Bloomberg News

Aussie Weakens Amid RBA Rate-Cut Speculation; N.Z. Dollar Falls

October 01, 2012

The Australian dollar reached the lowest level in three weeks against its U.S. counterpart amid speculation the Reserve Bank of Australia will cut interest rates at a policy meeting today.

The Aussie weakened as swaps indicated an 82 percent chance the RBA will lower its benchmark rate by a quarter-percentage point to 3.25 percent. A private gauge showed yesterday Australian manufacturing contracted at a faster pace in September as employment fell and new orders shrank for a seventh month. New Zealand’s dollar declined for a second day against the greenback as appetite for riskier assets slipped.

“The Australian dollar undulated according to the whims of the market’s risk appetite,” Ravi Bharadwaj, a market analyst in Washington at Western Union Business Solutions, a unit of Western Union Co., wrote yesterday in a note to clients. “Tuesday’s Reserve Bank of Australia rate decision should bring a swift end to the Aussie’s doldrums.”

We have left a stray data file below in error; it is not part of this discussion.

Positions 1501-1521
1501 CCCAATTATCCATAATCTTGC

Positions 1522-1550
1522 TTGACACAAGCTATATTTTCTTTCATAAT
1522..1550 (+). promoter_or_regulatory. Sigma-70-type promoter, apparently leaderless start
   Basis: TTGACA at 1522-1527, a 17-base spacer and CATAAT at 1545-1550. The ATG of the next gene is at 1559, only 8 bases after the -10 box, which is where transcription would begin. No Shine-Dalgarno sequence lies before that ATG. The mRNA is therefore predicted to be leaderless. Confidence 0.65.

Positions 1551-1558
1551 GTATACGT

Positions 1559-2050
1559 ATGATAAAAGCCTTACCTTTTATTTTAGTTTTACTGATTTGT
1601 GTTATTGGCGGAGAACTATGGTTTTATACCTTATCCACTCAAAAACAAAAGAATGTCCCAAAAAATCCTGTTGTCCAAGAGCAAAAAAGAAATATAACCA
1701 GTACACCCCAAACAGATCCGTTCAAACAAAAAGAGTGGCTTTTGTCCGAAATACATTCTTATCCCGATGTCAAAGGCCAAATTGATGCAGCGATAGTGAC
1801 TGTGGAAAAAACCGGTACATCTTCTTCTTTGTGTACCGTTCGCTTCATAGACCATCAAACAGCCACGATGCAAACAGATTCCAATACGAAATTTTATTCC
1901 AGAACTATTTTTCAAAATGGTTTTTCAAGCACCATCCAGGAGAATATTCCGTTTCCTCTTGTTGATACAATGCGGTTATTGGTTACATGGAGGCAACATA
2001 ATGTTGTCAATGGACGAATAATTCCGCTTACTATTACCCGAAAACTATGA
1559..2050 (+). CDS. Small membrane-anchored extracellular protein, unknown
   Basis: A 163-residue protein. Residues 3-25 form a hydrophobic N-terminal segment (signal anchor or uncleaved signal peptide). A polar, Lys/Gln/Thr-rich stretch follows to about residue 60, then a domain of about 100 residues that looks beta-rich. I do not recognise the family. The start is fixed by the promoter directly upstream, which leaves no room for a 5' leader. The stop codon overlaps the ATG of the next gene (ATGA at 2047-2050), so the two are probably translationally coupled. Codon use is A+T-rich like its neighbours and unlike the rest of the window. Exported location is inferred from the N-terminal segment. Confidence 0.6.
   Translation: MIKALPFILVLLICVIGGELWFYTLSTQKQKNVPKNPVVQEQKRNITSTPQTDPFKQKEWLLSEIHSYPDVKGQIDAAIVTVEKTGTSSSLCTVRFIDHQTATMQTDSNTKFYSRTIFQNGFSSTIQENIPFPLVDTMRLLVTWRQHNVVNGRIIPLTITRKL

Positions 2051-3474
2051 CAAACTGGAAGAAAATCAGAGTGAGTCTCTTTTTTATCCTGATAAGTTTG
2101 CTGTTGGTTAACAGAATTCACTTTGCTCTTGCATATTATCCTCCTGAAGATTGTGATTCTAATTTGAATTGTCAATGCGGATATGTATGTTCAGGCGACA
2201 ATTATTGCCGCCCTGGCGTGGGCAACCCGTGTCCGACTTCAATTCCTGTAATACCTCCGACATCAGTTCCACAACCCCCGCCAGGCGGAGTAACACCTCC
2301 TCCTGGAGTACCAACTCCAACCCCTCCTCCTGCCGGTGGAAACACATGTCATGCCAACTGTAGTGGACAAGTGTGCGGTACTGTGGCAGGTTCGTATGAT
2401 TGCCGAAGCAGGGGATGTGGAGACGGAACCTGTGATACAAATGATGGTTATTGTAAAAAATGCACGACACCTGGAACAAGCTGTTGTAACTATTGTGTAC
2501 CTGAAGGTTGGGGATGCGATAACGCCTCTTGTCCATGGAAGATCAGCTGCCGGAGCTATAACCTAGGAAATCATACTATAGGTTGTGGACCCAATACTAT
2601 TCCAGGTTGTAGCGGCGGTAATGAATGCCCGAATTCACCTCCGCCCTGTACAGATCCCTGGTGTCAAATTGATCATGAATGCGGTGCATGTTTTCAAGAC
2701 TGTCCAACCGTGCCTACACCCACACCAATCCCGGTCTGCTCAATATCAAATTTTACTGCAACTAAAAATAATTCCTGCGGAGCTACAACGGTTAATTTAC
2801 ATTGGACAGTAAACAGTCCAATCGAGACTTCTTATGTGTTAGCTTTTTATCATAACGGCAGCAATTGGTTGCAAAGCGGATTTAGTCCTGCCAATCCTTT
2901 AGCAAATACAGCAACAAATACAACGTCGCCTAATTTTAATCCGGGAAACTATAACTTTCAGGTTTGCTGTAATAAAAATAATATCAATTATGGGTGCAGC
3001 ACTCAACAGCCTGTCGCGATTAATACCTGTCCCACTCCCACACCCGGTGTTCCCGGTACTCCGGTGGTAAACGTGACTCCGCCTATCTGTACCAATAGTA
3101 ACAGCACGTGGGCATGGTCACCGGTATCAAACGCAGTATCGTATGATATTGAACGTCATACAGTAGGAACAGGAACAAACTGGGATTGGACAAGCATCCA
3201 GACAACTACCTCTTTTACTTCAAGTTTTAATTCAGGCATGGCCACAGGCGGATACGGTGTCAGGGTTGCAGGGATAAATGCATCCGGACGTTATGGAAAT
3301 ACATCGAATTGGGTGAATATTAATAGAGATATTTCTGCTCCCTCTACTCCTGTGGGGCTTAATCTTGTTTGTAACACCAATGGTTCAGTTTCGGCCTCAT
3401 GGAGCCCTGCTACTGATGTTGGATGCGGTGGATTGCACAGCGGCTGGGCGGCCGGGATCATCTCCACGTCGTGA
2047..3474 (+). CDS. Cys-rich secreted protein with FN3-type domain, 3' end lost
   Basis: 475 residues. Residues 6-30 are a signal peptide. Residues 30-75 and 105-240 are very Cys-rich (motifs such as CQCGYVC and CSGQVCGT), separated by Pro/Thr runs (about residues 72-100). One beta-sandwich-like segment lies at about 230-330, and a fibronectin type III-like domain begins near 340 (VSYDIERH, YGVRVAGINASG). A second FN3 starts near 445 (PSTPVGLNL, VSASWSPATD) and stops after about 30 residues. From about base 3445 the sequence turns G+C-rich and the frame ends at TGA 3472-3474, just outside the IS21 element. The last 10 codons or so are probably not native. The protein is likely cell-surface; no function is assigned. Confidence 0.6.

Australia’s currency depreciated 0.2 percent to $1.0361 yesterday in New York after earlier reaching $1.0326, its lowest level since Sept. 11, and rising to $1.0404. It declined 0.1 percent to 80.81 yen after falling earlier to 80.46 yen.

New Zealand’s dollar, nicknamed the kiwi, weakened 0.3 percent to 82.76 U.S. cents. The kiwi slipped 0.2 percent to 64.56 yen.

China Stimulus

Declines in the two South Pacific currencies were limited as a gauge showing a contraction in China’s manufacturing added to speculation the nation will expand stimulus to spur growth in the world’s second-largest economy.

A purchasing managers’ index of manufacturing was at 49.8 in September, the National Bureau of Statistics and China Federation of Logistics and Purchasing said. The median estimate of economists surveyed by Bloomberg was for a rise to 50.1. China is Australia’s biggest trading partner and New Zealand’s second-largest export market.

The New Zealand dollar has strengthened 4.6 percent this year, the biggest increase among the 10 developed-nation currencies monitored by the Bloomberg Correlation-Weighted Indexes. The Aussie has fallen 0.9 percent, and the greenback is down 2.5 percent.

To contact the reporter on this story: Joseph Ciolli in New York at jciolli@bloomberg.net

To contact the editor responsible for this story: Dave Liedtka at dliedtka@bloomberg.net


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